Initiating voyeurism is at the heart of The Maybe. Its entire construct relies on Swinton as a recognisable face, but its resonance moves beyond this initial reaction, to one of obsession, of fascination and curiosity. She does nothing but sleep. She gives away nothing of herself, other than her physical appearance. But we're lapping it up. Search Twitter and you’ll find comments on anything from her hair to the position of her body. If it had been another, non-famous, woman lying in the MoMa it wouldn’t have caused such a furor. But The Maybe is all about creating a reaction – the installation is merely the initiator, the instigator, of a wider chain of events that ultimately reveal the vacuity of our obsession with celebrity.

Tilda Swinton sleeps in a glass box as part of an exhibition called 'The Maybe' at the Serpentine Gallery 04 September 1995 in London. Photo: Andrew Winning/AFP/Getty Images
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7 things we learned from the Comic Relief Love, Actually sequel

Even gay subtext is enough to get you killed.

After weeks of hype, the Love, Actually Comic Relief short sequel, Red Nose Day, Actually, finally aired tonight. It might not compare to Stephen’s version of events, but was exactly what you’d expect, really – the most memorable elements of each plotline recreated and recycled, with lots of jokes about the charity added in. So what did Red Nose Day, Actually actually teach us?

Andrew Lincoln’s character was always a creep

It was weird to show up outside Keira Knightley’s house in 2003, and it’s even weirder now, when you haven’t seen each other in almost a decade. Please stop.

It’s also really weird to bring your supermodel wife purely to show her off like a trophy. She doesn’t even know these people. She must be really confused. Let her go home, “Mark”.

Kate Moss is forever a great sport

Judging by the staggering number of appearances she makes at these things, Kate Moss has never said no to a charity appearance, even when she’s asked to do the most ridiculous and frankly insulting things, like pretend she would ever voluntarily have sex with “Mark”.

Self-service machines are a gift and a curse

In reality, Rowan Atkinson’s gift-wrapping enthusiast would have lasted about one hour in Sainsbury’s before being replaced by a machine.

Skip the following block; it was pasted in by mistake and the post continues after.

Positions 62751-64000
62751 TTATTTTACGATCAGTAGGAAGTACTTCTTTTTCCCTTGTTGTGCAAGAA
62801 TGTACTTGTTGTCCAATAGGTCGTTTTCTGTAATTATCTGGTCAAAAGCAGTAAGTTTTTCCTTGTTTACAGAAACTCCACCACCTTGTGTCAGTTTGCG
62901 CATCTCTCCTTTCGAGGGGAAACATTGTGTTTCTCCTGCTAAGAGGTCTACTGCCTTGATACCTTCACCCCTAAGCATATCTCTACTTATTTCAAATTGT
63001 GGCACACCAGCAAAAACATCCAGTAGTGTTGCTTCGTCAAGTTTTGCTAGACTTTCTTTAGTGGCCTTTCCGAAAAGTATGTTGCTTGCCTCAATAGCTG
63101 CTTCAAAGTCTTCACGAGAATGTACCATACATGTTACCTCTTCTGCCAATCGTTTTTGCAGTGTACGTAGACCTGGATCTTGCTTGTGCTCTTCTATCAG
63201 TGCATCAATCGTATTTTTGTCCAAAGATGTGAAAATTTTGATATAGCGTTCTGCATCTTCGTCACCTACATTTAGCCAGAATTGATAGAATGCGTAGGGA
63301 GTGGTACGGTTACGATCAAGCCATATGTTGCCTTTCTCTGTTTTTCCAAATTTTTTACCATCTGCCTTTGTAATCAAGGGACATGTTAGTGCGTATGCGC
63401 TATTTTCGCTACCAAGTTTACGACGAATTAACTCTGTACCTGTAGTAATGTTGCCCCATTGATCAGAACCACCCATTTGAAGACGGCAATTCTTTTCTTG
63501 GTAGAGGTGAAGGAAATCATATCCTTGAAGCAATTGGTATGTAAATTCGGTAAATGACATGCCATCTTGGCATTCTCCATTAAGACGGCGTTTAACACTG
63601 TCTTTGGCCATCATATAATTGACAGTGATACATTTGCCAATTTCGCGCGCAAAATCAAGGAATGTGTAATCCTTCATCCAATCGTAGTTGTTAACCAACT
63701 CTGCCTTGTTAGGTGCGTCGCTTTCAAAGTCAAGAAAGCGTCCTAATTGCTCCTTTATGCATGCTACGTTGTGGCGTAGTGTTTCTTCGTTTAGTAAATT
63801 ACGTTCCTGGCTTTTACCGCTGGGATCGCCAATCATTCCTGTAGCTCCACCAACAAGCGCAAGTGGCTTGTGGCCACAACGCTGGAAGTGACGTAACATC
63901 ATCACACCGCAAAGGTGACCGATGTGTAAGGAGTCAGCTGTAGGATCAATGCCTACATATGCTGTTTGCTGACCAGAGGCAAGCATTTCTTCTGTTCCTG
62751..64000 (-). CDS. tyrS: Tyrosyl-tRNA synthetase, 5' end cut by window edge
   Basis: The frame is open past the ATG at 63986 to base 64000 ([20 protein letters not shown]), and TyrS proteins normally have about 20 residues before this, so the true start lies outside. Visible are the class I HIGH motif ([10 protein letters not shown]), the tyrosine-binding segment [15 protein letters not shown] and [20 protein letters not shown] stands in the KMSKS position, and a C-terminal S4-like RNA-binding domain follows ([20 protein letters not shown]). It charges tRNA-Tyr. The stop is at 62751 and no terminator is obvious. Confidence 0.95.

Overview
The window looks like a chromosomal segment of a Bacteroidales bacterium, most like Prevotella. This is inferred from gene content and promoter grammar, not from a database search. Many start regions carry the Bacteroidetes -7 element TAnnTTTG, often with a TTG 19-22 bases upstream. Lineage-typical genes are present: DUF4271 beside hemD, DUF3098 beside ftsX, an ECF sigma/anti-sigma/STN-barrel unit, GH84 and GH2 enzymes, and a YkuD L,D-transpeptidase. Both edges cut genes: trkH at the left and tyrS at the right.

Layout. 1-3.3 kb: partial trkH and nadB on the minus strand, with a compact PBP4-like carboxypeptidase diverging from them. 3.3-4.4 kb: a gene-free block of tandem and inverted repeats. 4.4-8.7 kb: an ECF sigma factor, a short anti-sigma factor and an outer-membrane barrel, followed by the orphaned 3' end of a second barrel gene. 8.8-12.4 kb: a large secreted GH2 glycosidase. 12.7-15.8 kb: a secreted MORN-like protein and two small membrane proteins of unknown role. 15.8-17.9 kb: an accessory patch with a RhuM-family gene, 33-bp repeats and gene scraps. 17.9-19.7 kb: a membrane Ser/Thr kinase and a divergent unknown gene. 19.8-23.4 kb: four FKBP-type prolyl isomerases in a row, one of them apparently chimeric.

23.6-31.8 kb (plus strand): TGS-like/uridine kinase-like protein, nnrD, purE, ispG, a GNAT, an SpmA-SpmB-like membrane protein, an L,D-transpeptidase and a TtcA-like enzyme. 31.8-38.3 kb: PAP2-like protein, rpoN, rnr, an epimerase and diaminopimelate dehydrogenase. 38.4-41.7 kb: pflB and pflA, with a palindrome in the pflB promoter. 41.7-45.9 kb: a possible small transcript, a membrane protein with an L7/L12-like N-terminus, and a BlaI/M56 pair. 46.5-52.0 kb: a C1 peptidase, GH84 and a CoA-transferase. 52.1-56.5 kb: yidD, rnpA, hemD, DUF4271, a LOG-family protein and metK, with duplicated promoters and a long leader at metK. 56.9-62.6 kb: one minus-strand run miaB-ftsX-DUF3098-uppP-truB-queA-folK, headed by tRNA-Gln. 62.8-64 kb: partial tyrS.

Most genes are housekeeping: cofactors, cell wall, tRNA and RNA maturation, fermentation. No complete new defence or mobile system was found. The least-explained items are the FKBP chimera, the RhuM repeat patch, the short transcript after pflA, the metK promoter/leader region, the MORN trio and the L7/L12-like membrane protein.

Colin Firth’s character is an utter embarrassment, pull yourself together man

You’re a writer, Colin. You make a living out of paying attention to language and words. You’ve been married to your Portuguese-speaking wife for almost fourteen years. You learned enough to make a terrible proposal all those years ago. Are you seriously telling me you haven’t learned enough to sustain a single conversation with your family? Do you hate them? Kind of seems that way, Colin.

Even gay subtext is enough to get you killed

As Eleanor Margolis reminds us, a deleted storyline from the original Love, Actually was one in which “the resplendent Frances de la Tour plays the terminally ill partner of a “stern headmistress” with a marshmallow interior (Anne Reid).” Of course, even in deleted scenes, gay love stories can only end in death, especially in 2003. The same applies to 2017’s Red Nose Day actually. Many fans speculated that Bill Nighy’s character was in romantic love with his manager, Joe – so, reliably, Joe has met a tragic end by the time the sequel rolls around.  

Hugh Grant is a fantasy Prime Minister for 2017

Telling a predatory POTUS to fuck off despite the pressure to preserve good relations with the USA? Inspirational. No wonder he’s held on to office this long, despite only demonstrating skills of “swearing”, “possibly harassing junior staff members” and “somewhat rousing narration”.

If you get together in Christmas 2003, you will stay together forever. It’s just science.

Even if you’ve spent nearly fourteen years clinging onto public office. Even if you were a literal child when you met. Even if you hate your wife so much you refuse to learn her first language.

Now listen to the SRSLY Love, Actually special:

Anna Leszkiewicz is a pop culture writer at the New Statesman.